When the Rob Ford/Mary Walsh story broke, I was waiting to see if and when the story would turn from focusing on Ford’s 911 call and what was said, to Ford’s lack of knowledge of who Mary Walsh is.
(For those unaware, Mary Walsh, of the CBC program This Hour Has 22 Minutes, recently tried to interview Toronto mayor Rob Ford outside his home. The story, as originally reported by the CBC, is here.)
Well, the waiting is over. This morning, I noticed this tweet from pollster/pundit Allan Gregg (@allangregg):
“The real story of the
#Rob Ford fiasco is not what he said on #911 but that he panicked because he didn’t have a clue who Mary Walsh was.”
Of course, there is not much detail in a tweet and Gregg did not link to a blog post or article to expand on his assertion. (He probably thought it was unnecessary.) However, taken at face value, the tweet implies that Ford’s lack of knowledge of Mary Walsh is a more important story that the 911 call, which garnered much of the media’s attention in the days following the incident. (See here, for example.)
The question, then, is why is the lack of knowledge of a television character such a big story? What if Rob Ford doesn’t watch 22 Minutes? What if he doesn’t watch TV at all? I guess that, in Gregg’s view, one would expect that those in public life would be aware of 22 Minutes and Mary Walsh/Marg Delahunty. (I may, of course, be misrepresenting Gregg’s view.)
However, the tweet goes beyond an expectation. It says that the real story (i.e., what we should take away from the whole incident) is that Rob Ford doesn’t know who Mary Walsh is. So what? Why is this important? How many Canadians know who Mary Walsh is? How many would recognize Marg Delahunty if she came powering up their driveway? I have no idea, but I do know lots of people who have never watched 22 Minutes and would not have the foggiest notion who Mary Walsh, Rick Mercer or any of the other cast members are. Does that disqualify them from public office? Would it make them less effective as mayors, MPs or whatever? Who says so?
I have asked myself why I feel so strongly about this, and I guess the answer is that I really hate elitism. I hate the fact that some people feel superior to others based on such arbitrary measures. And it’s the implicit elitism in Gregg’s tweet that set me off. Does the type of wine you drink, the type of TV shows you watch, the type of books you read, the type of music you prefer say anything about your value as a person, or your suitability for public life? Is Allan Gregg better than Rob Ford because he would recognize Marg Delahunty?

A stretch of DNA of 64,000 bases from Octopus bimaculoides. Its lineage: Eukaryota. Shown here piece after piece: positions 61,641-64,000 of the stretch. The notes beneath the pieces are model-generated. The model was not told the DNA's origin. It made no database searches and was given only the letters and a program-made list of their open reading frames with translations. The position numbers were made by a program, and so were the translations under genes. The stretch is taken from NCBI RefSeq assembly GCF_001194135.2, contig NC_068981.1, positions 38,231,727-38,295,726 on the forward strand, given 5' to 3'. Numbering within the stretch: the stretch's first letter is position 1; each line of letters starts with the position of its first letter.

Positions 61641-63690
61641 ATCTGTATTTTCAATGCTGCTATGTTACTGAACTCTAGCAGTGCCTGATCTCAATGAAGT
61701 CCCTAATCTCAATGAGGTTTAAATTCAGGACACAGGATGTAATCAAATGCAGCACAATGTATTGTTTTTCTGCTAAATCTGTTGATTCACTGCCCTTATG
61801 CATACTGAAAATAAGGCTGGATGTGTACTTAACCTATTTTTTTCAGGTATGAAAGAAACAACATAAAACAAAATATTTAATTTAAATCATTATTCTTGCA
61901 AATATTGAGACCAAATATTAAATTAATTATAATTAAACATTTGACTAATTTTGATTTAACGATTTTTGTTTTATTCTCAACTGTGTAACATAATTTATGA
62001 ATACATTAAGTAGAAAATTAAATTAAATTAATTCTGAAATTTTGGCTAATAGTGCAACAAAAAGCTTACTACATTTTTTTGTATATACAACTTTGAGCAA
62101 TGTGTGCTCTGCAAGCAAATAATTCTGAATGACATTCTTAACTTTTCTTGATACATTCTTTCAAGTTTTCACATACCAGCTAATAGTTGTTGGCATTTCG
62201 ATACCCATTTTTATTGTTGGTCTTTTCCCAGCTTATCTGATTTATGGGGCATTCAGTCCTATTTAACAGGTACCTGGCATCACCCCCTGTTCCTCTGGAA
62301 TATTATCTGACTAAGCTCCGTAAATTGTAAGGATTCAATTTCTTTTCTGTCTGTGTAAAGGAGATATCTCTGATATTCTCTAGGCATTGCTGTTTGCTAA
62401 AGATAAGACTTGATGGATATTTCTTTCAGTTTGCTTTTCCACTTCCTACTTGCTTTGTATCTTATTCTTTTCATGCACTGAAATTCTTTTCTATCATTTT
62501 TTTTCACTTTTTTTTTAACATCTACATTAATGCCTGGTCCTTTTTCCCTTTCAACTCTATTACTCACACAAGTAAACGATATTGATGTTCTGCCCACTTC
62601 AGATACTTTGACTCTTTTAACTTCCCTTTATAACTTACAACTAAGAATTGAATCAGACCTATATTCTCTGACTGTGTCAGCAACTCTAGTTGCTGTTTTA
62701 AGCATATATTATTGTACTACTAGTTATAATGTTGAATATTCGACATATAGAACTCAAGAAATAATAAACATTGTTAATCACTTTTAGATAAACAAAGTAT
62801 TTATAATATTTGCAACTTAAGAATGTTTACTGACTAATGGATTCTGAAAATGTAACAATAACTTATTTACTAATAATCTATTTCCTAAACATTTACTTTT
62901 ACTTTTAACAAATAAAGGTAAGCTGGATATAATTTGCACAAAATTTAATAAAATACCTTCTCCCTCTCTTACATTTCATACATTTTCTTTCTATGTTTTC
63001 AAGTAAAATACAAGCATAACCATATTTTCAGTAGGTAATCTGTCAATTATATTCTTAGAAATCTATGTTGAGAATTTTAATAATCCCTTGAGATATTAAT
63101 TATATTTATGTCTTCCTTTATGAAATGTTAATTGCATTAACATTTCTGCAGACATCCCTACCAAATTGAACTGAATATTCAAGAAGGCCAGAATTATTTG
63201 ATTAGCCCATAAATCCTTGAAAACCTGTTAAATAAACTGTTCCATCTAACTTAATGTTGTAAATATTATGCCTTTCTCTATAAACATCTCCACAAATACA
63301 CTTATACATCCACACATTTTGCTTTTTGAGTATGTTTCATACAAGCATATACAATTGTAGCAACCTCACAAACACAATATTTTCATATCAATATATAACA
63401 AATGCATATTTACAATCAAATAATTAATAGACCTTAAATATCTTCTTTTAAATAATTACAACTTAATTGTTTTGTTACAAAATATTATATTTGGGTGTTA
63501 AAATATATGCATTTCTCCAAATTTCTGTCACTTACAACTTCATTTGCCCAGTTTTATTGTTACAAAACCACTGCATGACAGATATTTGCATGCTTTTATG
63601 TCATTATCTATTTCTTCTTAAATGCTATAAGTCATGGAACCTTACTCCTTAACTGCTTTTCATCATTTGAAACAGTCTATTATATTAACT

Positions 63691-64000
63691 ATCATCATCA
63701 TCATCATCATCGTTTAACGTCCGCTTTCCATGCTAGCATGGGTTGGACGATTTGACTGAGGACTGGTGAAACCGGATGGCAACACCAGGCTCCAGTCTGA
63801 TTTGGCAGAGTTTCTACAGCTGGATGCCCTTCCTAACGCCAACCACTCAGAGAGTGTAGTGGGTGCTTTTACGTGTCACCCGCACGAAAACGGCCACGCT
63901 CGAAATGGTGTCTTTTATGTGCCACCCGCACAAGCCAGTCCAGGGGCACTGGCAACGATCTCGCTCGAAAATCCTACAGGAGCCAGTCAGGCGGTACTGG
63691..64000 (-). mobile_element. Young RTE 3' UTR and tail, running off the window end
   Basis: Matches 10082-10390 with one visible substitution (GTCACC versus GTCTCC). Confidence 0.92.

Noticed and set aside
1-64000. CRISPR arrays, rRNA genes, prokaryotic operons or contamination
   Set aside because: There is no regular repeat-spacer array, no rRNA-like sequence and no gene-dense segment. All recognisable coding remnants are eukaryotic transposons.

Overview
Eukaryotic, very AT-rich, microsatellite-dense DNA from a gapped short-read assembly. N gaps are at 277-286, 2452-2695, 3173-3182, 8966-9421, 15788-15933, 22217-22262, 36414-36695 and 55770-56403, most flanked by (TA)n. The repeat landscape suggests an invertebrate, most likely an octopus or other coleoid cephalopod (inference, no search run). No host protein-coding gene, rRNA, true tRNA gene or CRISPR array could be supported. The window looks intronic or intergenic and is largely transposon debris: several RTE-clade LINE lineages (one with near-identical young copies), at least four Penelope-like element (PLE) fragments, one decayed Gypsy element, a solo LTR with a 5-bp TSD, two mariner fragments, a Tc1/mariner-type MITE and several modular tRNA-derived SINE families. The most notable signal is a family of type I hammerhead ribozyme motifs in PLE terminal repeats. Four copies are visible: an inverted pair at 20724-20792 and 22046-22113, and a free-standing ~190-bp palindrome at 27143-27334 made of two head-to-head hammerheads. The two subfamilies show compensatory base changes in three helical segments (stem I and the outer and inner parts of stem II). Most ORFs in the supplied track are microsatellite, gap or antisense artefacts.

The more I write, the more ridiculous this all sounds. But Allan Gregg tells us that the real story of the 911 incident is that Rob Ford has no clue who May Walsh is. Rob Ford should know who Mary Walsh is. He should know because…well, why exactly? He managed to get elected as mayor without knowing who she is. He managed to get elected to Toronto city council three times without knowing who Marg Delahunty is. I guess if people had only known that Rob Ford doesn’t watch This Hour Has 22 Minutes, they would have known that he is not good/smart/sophisticated enough to be elected to public office and they would have elected someone else. Right.
In case you think I am writing this because I am a conservative or anti-intellectual, I am not. I am a liberal, born and bred. But if there’s one thing I really dislike about many liberals, it’s their snooty elitism. As much as there is to dislike about the Tea Party movement in the U.S., I find it refreshing that people exist who don’t care about what the elites think, don’t believe something just because someone tells them they should, and don’t give a crap what’s written in the New York Times or what someone says on NPR.
Look, if you don’t like Mayor Ford’s policies, say so. If you think he’s doing harm, write about it. Mobilize people so that they will turf him out next election. But don’t try to tell me that the fact that Rob Ford doesn’t have a clue about Mary Walsh is important in any significant way.